AGC Webinar Discusses Davis-Bacon Wage Determinations and Enforcement Initiatives
On Dec. 8, 2011, AGC completed its two-day webinar on the Davis-Bacon Act Today: What’s New for Federal Construction Contractors. The advanced-level webinar explained recent and upcoming happenings in the U.S. Department of Labor’s Wage and Hour Division (WHD) with regard to wage determinations and enforcement. AGC member Kris Talynn, HR director for Okland Construction, served as the moderator. An on-demand version of the webinar is available for purchase from the AGC Bookstore.
On the first day of the webinar, Natalie Boan, WHD’s branch chief of construction wage determinations, shared WHD’s survey plans for 2012. Specifically, surveys will be conducted in Maryland, Virginia and Washington for residential construction; in Utah, North Dakota, South Dakota, Ohio, Kentucky and Louisiana for building construction; in Arkansas, Idaho, Kansas, Maryland and Kentucky for highway construction; and in Guam for all types of construction, including heavy construction. Ms. Boan also discussed changes that WHD has made to its administrative processes in order to reach the agency’s goal of surveying each state once every three years, while encouraging contractors to participate in the survey process to ensure that actual wages paid are reflected on the wage determination. WHD shared its newly released electronic construction wage survey form, the WD-10, which offers new contractor-friendly amenities such as the ability to save and/or print a completed or partially-completed WD-10 prior to submission. “The ability to save a WD-10 will allow the submitter to submit multiple WD-10s without re-entering all information”, stated Ms. Boan. Deborah Wilder, author of AGC’s Davis-Bacon Compliance Manual – Third Edition and president of Contractor Compliance and Monitoring, Inc., offered best practices for requesting wage rates for classifications not listed on the wage determination, including tips for ensuring a response from WHD within 30-45 days. For contractors interested in seeing background data used to calculate federal prevailing wage rates, Ms. Boan announced that WHD will begin making such data available to the public on its website later in 2012.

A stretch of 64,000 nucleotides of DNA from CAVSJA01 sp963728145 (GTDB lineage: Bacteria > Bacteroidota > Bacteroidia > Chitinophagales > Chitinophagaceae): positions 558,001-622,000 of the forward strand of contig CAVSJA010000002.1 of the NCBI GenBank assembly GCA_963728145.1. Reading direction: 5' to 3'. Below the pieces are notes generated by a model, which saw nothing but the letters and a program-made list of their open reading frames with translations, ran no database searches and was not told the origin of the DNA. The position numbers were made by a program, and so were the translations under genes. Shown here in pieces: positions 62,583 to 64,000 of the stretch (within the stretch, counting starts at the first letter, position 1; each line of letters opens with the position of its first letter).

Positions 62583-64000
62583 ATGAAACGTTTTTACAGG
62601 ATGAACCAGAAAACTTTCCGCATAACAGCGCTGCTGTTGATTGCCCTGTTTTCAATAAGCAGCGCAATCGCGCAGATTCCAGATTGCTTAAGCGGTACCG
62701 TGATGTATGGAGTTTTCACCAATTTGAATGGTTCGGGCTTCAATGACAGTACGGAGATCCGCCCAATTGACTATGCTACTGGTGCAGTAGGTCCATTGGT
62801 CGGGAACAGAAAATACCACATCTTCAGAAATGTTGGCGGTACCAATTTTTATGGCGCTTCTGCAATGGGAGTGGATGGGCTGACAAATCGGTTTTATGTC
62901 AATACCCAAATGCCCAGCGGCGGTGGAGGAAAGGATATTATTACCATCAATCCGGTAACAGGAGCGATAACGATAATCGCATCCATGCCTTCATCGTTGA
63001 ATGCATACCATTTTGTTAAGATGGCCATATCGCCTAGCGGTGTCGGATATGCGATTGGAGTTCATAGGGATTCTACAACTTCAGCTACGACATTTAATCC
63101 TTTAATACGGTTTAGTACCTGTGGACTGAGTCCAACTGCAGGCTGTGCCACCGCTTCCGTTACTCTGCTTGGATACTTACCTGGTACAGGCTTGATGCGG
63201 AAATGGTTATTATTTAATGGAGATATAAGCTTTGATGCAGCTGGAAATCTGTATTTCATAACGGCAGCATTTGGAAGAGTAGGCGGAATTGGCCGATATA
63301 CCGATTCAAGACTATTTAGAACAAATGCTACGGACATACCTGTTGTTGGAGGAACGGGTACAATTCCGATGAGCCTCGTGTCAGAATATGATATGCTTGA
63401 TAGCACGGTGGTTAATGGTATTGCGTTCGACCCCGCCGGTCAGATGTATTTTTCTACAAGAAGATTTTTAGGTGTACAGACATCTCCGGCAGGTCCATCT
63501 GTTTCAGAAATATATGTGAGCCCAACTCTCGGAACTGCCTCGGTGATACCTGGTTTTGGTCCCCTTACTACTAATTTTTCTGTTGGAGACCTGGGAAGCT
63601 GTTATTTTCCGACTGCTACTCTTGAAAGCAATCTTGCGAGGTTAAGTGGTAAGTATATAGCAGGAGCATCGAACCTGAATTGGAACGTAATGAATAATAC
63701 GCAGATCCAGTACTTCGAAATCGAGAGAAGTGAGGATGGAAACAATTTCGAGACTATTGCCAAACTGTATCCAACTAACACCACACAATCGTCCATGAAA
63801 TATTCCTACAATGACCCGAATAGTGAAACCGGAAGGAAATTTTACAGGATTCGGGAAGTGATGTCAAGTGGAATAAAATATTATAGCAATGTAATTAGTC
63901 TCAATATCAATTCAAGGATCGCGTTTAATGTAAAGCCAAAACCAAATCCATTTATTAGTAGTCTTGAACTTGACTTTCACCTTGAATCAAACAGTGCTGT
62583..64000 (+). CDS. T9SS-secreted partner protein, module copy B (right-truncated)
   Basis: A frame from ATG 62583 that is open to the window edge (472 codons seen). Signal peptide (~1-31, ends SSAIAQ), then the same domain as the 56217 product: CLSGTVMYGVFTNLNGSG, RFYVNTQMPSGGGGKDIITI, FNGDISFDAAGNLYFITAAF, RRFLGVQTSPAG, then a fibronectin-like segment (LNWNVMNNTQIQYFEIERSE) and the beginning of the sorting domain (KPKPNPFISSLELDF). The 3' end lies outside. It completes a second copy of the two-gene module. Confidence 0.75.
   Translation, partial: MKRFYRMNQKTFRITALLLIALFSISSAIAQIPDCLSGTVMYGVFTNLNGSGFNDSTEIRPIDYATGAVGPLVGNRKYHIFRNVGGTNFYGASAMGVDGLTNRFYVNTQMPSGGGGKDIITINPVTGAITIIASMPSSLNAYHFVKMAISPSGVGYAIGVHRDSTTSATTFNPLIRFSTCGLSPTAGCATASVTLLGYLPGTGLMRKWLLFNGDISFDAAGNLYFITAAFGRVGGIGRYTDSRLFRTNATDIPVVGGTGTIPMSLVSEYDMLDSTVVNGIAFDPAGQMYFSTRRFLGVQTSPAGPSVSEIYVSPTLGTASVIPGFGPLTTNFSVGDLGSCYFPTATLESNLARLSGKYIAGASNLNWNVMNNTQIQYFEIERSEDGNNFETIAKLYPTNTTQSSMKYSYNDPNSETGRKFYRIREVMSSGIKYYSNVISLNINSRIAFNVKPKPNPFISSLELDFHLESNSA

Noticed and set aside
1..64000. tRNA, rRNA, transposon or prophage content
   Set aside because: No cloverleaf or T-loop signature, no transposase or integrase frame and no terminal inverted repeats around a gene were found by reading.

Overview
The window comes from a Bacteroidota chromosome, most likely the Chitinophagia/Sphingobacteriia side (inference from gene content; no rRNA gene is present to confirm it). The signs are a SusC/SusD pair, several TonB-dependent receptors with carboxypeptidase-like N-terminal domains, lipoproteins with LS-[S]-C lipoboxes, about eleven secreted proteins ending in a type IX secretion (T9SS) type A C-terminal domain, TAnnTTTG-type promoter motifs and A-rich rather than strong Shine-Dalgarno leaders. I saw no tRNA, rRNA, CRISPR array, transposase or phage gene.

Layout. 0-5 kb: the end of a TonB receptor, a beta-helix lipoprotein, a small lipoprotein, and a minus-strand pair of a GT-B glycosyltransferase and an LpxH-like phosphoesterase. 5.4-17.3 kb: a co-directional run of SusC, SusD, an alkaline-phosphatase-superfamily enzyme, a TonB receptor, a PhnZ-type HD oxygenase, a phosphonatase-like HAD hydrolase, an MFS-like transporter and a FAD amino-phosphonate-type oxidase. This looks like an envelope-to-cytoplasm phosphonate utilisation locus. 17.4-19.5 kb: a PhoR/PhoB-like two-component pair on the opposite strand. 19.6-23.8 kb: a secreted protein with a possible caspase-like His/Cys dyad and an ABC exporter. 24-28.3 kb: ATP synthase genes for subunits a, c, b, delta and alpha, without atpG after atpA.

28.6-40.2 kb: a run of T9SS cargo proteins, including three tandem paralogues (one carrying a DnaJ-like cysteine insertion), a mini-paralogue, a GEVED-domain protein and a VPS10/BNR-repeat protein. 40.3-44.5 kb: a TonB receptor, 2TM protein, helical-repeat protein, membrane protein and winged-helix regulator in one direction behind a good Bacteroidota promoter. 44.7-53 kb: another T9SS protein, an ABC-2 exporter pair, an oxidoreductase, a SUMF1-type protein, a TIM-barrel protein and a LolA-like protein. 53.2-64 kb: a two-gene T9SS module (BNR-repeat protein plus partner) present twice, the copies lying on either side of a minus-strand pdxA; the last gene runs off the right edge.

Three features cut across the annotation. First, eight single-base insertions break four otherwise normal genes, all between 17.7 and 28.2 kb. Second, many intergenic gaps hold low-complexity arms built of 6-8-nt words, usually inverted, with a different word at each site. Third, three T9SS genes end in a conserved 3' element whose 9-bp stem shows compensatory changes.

On the second day, Timothy Helm, WHD’s government contracts branch chief in the office of enforcement, described WHD’s current and upcoming enforcement initiatives. In 2011, WHD conducted a total of 52 Davis-Bacon project investigations. Of the 52 investigations, 748 total contractor cases were opened resulting in over $5.5 million dollars in back wages paid to over 3000 employees. “The goal is to find those contractors who don’t want to play by the rules so that contractors who are intent on doing the right thing and providing a quality product to the government will prosper,” explained Mr. Helm. During the webinar, Mr. Helm also shared that the new practice of “project investigation activity,” in which WHD targets a particular government contract and investigates all of the contractors and subcontractors performing at the site of the project, will continue into 2012.
Ms. Wilder and Mr. Helm both gave several examples of common problems that are repeatedly showing up during construction contractor audits. While some common problem areas include the mishandling of apprentices and trainees, misclassification of fringe benefits, and inappropriate or illegal deductions, the most common problem appears to be the failure of contractors to flow down to subcontractors the requirements to comply with the Davis-Bacon and Related Acts. Mr. Helm advised attendees to make sure the “full labor clause, wage determination, and full Davis-Bacon provisions are flowed down to lower-tier subcontractors. Don’t reference WDOL.gov or include links to labor clauses.” Contractors are obligated, according to the labor clause in covered contracts, to include the full labor clause and wage determination in subcontractor agreements. If WHD finds during an audit that a subcontractor does not have the clauses or the wage determination in its agreement, “the contractor who failed to flow down the clause is liable for the back wages.” As a result, prime contractors are encouraged to ask for evidence of the flow down for added protection.
The webinar concluded with several tips for performing self-audits, corrective action and subcontractor training, along with best practices for preparing employees for onsite interviews during an audit.
For more information on the Davis-Bacon and Related Acts, visit AGC’s Labor & HR Topical Resources web page. Select the main category “Compensation” and the subcategory “Davis-Bacon Act.”
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